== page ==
An art-loving Chinese billionaire today unveiled his plans to recreate the Crystal Palace as a £500m cultural attraction to replace the glass and steel Victorian building that once captivated the world.
Ni Zhaoxing, a property developer, used a launch event in the grounds of the south London park where the original Crystal Palace burnt down in 1936 to reveal his goal of building a "jewel in the crown for Britain and the world" to employ 2,000 people.
The proposal to rebuild a modern version of Joseph Paxton's famous glass house, which housed the 1851 Great Exhibition in Hyde Park before being moved south of the Thames, was welcomed by London Mayor Boris Johnson, who denied that the plans amounted to an "act of nostalgia".
But the scheme was greeted with caution by park users and residents, who have fought off previous plans to regenerate the 180-acre site by adding housing. Protesters held a banner reading "Parks for people, not for profit" as Mr Ni toured the terraces where the palace once stood, now covered in scrubby woodland.
John Payne, chairman of the Crystal Palace Community Association, said: "We still have no real idea what is being proposed here. This building could morph into anything. We would very much expect there to be meaningful consultation."
Mr Ni, 57, insisted that his dream of recreating the 500m-long and 50m-high building, which will act as concert and exhibition venue as well as housing a potential hotel and convention centre, was about providing a legacy to London after he fell in love with the idea of resurrecting Paxton's creation, widely regarded as one of the crowning achievements of Britain's Industrial Revolution.
As well as erecting the structure, the plans involve the restoration of the surrounding park, which is owned by the London Borough of Bromley and houses the ageing National Sports Centre, with renewed Italianate terracing and a central tree-lined avenue.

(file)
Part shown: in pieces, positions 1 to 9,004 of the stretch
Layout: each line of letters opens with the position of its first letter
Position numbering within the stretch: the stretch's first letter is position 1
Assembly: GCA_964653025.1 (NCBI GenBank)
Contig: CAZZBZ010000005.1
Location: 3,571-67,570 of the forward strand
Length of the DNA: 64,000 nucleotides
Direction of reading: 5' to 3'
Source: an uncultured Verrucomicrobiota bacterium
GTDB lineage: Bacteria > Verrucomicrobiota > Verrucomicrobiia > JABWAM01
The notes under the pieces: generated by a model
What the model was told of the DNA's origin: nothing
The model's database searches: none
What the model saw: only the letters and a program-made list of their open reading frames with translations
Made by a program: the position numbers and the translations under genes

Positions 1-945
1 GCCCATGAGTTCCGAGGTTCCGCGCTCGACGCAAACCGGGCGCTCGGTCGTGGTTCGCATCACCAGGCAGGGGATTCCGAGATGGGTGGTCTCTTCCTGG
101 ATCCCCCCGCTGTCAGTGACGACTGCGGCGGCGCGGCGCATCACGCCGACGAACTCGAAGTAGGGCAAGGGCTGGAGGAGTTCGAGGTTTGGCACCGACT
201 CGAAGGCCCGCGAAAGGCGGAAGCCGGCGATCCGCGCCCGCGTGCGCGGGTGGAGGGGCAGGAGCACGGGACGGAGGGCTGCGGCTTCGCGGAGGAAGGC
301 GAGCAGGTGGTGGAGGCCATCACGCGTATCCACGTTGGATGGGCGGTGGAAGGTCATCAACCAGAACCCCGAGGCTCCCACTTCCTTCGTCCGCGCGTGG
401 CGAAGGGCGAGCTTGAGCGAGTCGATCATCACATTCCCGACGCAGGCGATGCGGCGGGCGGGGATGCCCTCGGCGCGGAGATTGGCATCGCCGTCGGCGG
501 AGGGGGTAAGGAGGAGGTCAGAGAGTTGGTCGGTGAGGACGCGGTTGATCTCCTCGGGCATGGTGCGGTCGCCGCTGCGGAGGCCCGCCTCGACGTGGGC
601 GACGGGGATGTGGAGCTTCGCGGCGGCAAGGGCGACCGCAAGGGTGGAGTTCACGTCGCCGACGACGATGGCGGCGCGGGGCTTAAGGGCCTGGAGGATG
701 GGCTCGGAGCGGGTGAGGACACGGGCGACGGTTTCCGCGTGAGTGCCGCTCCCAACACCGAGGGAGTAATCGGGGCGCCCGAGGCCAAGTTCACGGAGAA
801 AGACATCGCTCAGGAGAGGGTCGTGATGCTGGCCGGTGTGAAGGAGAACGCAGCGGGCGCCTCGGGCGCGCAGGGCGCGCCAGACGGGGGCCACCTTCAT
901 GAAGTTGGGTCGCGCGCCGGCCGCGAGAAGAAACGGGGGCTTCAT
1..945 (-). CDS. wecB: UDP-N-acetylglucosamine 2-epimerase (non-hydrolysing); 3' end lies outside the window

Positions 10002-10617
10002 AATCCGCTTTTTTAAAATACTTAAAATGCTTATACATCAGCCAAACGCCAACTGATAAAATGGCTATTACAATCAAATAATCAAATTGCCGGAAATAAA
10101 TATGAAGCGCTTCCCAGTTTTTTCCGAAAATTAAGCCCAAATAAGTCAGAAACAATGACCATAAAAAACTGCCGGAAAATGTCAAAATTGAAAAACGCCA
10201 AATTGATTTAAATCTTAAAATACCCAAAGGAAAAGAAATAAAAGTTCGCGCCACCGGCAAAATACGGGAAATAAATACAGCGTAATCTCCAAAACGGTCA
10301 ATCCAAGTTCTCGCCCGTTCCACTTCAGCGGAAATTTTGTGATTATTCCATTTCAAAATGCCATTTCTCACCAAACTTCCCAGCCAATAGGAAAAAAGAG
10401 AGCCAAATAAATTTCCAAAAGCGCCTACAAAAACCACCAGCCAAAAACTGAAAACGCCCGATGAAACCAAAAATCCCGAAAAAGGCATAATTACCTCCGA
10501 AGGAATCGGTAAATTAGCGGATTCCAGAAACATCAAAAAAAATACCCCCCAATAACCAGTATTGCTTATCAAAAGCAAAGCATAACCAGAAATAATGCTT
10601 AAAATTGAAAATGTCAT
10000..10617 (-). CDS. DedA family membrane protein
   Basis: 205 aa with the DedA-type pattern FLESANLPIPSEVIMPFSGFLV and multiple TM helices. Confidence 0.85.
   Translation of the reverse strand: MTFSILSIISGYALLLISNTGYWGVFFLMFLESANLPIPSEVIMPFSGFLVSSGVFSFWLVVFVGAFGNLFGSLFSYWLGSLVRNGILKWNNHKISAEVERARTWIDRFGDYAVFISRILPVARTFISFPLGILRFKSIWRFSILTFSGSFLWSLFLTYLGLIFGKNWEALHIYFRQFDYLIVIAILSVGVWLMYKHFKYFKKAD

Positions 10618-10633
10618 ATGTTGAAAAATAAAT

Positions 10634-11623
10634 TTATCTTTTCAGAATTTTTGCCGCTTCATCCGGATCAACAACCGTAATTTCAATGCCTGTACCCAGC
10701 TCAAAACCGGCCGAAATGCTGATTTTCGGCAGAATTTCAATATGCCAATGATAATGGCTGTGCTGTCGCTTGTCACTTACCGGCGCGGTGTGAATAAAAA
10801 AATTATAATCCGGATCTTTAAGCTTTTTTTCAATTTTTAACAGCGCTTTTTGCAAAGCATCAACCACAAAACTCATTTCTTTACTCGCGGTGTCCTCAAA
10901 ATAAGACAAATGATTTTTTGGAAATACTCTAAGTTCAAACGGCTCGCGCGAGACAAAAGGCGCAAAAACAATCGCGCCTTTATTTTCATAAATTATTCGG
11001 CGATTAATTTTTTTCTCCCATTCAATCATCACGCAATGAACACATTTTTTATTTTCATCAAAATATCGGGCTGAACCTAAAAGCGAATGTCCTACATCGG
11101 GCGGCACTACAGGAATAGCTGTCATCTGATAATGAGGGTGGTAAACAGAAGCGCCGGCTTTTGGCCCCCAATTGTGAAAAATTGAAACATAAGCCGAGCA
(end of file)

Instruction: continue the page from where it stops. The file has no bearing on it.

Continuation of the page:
The Chinese billionaire's Zhong Rong Group is one of China's fastest-growing developers after investing heavily in the expansion of Shanghai and boasts of having recently built 78 "European-style palace buildings" in Beijing. He is an avid art collector with pieces ranging from 3,000 year old Chinese works to European Old Masters.
Asked quite why his global ambitions had brought him to an unglamorous corner of south east London, Mr Ni said his two daughters had spent 10 years being educated in Britain and he had fallen for the site after learning about the Crystal Palace as young man in China.
He said: "The Crystal Palace must be an art work and an attraction of itself. I want to restore it to its former glory. There is nothing bad about this - I want to bring artwork from around the world to be valued here and bring many artists, collectors, entrepreneurs and high-end visitors."
The destruction of the original building in a blaze that could be seen across London brought more than 100,000 spectators, including future Prime Minister Winston Churchill, who declared: "This is the end of an age."
Mr Johnson, who conceded that many details of the proposal remain to decided, said: "This is going to recreate a 21st Century version of the palace. I think it is a beautiful idea. This isn't an act of nostalgia. It is looking forward and it is about adorning our city with a world-class structure."
An advisory board, including Sir Tim Smit, the co-founder of the Eden Project and chaired by Mr Johnson, has been set up to oversee the design process with a planning application expected to be submitted in 2014 and work potentially starting on the site late in 2015.
But first Mr Ni and his backers will have to persuade sceptics that, some 77 years after the Crystal Palace disappeared from the capital's landscape, it is the right thing to do to bring it back.
Charity worker Jessica Carhill, one of those holding the protest banner, said: "The Crystal Palace died in 1936. What we have now is a beautiful parkland and I'd rather not see a building on it. We are fairly sceptical that this is wholly a philanthropic exercise."